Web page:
By Vanessa Holland

POLL: Do YOU like or trust UGC when used in OUR news?

Ok so over the last few months we have brought you loads of interviews with the ‘big-wigs’ of UGC and News organisations. Now we want to know what YOU our loyal readers and lovers of online journalism think…

In case this is your first time here get yourself up to speed by what we mean by User Generated Content.

A great new post coming just vote in these two polls…ALSO if you have anything else to add please either let us know on our twitter @generatedby user Or comment down below!!! Thanks

and….

User generated content, social media and the law.

Since 2006 and the explosion of UGC on sites like YouTube, content uploaded by users has become invaluable for journalists.

A great example of the importance of UGC for main-stream media was the immediate aftermath of Moscow’s Domodedovo airport bombing earlier this year. Major news networks like Sky and BBC used the footage in their main programme coverage.

 

 

The Guardian’s Comment Is Free (CIF) offers a platform for journalists and guest posters to publish content and invite comment and discussion on particular issues.

However, the nature of the news and views site has meant it can be open to the possibility of libelous or defamatory comments being left. For example the comments made on Kieran Yates’s post which recommends a rap song with anti-semitic lyrics.

As journalists, we need to remember that the same legal rules apply to online content as with print and broadcast material. Here are some key things to consider regarding the internet and the law in the UK for those providing services based on UGC:

copyright issues in relation to UGC and any legislative exemptions which may be available

rights clearances

•the ‘mere conduit’ and ‘hosting’ defences

•legal issues relating to offensive/defamatory/illegal content, minors and the likelihood of action by authorities.

Ashley Hurst is a senior association in the Media Litigation Group at Olswang law film and specialises in internet disputes. He told us how social media sits with the law:

 

 

For more information on UGC and the law check out this free eBook.

 

By Lucy Hewitt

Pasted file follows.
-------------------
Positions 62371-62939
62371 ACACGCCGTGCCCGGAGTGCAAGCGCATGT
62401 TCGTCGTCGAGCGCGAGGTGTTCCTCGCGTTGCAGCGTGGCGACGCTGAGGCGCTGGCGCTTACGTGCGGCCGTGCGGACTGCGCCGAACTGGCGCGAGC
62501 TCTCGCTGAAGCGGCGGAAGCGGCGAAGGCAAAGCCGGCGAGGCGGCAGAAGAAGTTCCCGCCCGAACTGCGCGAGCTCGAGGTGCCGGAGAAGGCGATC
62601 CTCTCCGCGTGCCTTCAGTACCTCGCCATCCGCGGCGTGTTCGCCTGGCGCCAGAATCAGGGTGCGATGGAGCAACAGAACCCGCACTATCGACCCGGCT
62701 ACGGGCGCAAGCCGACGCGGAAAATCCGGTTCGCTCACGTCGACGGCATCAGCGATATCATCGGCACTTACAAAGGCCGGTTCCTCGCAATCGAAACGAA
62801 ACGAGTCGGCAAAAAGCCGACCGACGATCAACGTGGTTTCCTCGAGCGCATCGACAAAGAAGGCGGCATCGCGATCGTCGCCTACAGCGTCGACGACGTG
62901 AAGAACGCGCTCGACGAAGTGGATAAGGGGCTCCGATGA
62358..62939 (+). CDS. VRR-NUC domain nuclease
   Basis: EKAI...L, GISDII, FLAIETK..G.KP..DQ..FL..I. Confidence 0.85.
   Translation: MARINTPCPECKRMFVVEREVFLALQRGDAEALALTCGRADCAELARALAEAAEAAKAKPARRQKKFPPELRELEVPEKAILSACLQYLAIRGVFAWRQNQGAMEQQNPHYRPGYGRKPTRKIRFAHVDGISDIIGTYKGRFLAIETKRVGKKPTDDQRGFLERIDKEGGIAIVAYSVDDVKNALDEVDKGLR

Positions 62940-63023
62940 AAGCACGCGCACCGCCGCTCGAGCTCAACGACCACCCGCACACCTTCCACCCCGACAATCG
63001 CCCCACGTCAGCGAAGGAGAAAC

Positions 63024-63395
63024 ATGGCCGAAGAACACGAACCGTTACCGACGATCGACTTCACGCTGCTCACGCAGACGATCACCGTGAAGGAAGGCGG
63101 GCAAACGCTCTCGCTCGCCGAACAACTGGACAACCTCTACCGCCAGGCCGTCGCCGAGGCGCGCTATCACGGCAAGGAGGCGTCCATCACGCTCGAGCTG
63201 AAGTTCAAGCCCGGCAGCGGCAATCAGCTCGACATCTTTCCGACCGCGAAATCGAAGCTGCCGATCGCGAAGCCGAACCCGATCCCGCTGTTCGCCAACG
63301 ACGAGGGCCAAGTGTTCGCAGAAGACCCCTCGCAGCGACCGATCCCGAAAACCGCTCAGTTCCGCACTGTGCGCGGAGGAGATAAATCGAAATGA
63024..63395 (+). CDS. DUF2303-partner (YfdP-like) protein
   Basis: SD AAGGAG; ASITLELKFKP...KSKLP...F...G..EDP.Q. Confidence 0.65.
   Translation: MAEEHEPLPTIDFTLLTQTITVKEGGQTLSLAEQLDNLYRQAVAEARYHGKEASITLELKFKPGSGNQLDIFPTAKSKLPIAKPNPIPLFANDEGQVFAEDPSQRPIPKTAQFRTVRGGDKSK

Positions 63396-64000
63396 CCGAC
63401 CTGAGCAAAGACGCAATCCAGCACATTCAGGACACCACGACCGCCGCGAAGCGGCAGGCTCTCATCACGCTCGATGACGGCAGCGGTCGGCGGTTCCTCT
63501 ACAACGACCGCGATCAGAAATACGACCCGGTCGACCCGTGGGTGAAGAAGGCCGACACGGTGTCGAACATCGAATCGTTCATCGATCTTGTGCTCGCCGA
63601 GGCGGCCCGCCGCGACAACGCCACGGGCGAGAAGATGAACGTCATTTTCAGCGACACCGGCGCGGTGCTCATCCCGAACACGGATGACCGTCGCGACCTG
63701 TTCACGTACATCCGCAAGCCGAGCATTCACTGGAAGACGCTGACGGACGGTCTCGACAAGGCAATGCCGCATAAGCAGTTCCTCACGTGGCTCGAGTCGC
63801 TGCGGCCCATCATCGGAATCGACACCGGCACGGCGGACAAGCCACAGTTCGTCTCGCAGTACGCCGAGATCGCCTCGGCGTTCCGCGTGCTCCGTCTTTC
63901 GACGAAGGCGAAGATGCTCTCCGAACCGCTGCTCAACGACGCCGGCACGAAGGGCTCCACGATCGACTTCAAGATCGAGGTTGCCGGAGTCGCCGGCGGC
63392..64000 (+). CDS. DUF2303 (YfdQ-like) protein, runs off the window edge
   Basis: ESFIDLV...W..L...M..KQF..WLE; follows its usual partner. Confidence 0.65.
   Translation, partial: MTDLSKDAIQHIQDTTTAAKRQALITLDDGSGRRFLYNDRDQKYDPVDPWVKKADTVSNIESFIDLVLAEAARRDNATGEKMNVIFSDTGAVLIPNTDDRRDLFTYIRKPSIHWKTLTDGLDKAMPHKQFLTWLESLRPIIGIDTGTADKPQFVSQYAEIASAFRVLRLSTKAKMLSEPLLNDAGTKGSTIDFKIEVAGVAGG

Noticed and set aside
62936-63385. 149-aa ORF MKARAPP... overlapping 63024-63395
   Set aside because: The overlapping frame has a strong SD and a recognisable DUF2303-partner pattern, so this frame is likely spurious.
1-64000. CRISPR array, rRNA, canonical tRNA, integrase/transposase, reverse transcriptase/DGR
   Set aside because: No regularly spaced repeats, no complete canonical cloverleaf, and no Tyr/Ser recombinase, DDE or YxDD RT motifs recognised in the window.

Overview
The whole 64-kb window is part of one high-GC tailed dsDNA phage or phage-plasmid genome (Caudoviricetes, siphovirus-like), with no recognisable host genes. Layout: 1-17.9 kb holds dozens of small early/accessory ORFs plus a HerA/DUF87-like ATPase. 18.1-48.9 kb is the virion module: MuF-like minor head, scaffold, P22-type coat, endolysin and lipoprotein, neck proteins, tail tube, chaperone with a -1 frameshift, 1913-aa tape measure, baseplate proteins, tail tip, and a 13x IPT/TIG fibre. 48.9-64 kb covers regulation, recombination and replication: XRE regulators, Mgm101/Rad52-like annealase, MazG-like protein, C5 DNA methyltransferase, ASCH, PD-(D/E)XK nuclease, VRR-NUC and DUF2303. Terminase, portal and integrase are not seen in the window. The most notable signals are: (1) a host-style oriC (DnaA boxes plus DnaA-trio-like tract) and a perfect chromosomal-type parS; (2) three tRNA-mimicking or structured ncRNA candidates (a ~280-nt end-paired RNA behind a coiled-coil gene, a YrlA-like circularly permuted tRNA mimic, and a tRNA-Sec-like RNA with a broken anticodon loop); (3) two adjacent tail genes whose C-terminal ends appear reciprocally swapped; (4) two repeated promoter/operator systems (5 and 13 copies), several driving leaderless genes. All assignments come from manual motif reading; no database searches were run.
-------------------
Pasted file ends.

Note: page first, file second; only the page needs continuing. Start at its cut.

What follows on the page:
The search for Japan’s loved ones is on…thanks to social media

The issue

An 8.9 magnitude earthquake. Over 4164 people dead. Fears of radiation poisoning growing. 450,000 people displaced from their homes. These are the result of an earthquake that shook Japan last week.

The aid of User Generated Content

The only thing that has remained largely intact is the internet and has played a pivotal role in helping families find their loved ones since the disaster struck. It must be a horrific time for people who are desperately searching for family and friends, who have no idea of their whereabouts or even whether they are alive or dead.

The best advice is “to continue your efforts to be in contact with your loved one(s) using SMS texting and other social media (e.g., FaceBook, MySpace, Twitter, etc.) that your loved one(s) may use.”

This was the advice given by the U.S. Embassy in Tokyo to U.S. citizens in Japan in the search for loved ones. In the message from the U.S Embassy, people were also encouraged to use the Google Person Finder, Youtube Person Finder and the Red Cross’s Family Links website to try and find people.

Less than an hour after the quake, the number of tweets coming from people in Tokyo amounted to more than 1,200 per minute, according to Tweet-o-Meter. Click here to see people exchanging stories about their searches and experiences.

Person Finder is often created by Google during emergencies because it allows people to leave information about their whereabouts or information about a missing person. At the time of writing, there were about 158,700 records for Japan — more than 140,000 more records than were submitted to the last such site it set up for the victims of the Christchurch earthquake in February.

The Red Cross Family Links site operates in a similar manner, publishing a list of names with contact information of people who want to make it known that they are alive and people whose relatives have indicated they are missing.

Many of these status’ allowed people to get in touch very quickly. There were 4.5 million status updates from 3.8 million users across the world on March 11 that mentioned “Japan,” “earthquake” or “tsunami.”

The latest

Fellow journalists, you may be interested to know that the Japanese Prime Minister’s Office has created an English twitter page for people around the world (and of course beneficial for journalists!) The twitter account @JPN_PMO is translating from the disaster information account @Kantei_Saigai.

Is anyone following @JPN_PMO?
By Linzi Kinghorn